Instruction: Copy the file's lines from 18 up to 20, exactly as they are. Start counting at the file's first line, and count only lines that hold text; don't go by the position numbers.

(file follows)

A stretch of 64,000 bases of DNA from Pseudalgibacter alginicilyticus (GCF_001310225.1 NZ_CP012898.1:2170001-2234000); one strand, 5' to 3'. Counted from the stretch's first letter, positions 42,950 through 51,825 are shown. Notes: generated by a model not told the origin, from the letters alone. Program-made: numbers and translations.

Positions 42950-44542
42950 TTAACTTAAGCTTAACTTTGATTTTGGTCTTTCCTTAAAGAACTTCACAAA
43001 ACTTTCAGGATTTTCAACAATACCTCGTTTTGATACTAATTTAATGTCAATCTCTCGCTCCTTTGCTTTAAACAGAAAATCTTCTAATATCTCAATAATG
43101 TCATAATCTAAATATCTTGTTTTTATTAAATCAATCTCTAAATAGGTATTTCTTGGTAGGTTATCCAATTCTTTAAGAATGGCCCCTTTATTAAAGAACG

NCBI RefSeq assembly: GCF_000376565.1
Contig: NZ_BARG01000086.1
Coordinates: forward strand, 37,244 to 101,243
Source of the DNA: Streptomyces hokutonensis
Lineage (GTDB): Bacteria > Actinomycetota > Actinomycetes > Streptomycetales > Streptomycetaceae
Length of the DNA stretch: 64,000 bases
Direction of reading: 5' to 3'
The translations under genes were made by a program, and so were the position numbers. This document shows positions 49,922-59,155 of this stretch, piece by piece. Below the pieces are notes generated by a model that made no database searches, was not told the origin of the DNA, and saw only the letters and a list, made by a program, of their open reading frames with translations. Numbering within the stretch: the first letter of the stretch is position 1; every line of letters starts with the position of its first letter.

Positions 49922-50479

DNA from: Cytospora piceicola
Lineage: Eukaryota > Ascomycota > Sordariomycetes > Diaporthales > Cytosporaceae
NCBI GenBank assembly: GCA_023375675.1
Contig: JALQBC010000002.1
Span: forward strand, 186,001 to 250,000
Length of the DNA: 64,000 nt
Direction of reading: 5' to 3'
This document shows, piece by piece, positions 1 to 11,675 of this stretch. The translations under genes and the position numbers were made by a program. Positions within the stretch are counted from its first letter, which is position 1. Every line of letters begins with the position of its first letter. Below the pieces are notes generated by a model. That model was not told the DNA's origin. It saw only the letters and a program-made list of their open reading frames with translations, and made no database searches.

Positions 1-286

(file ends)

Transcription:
Contig: JALQBC010000002.1
Span: forward strand, 186,001 to 250,000
Length of the DNA: 64,000 nt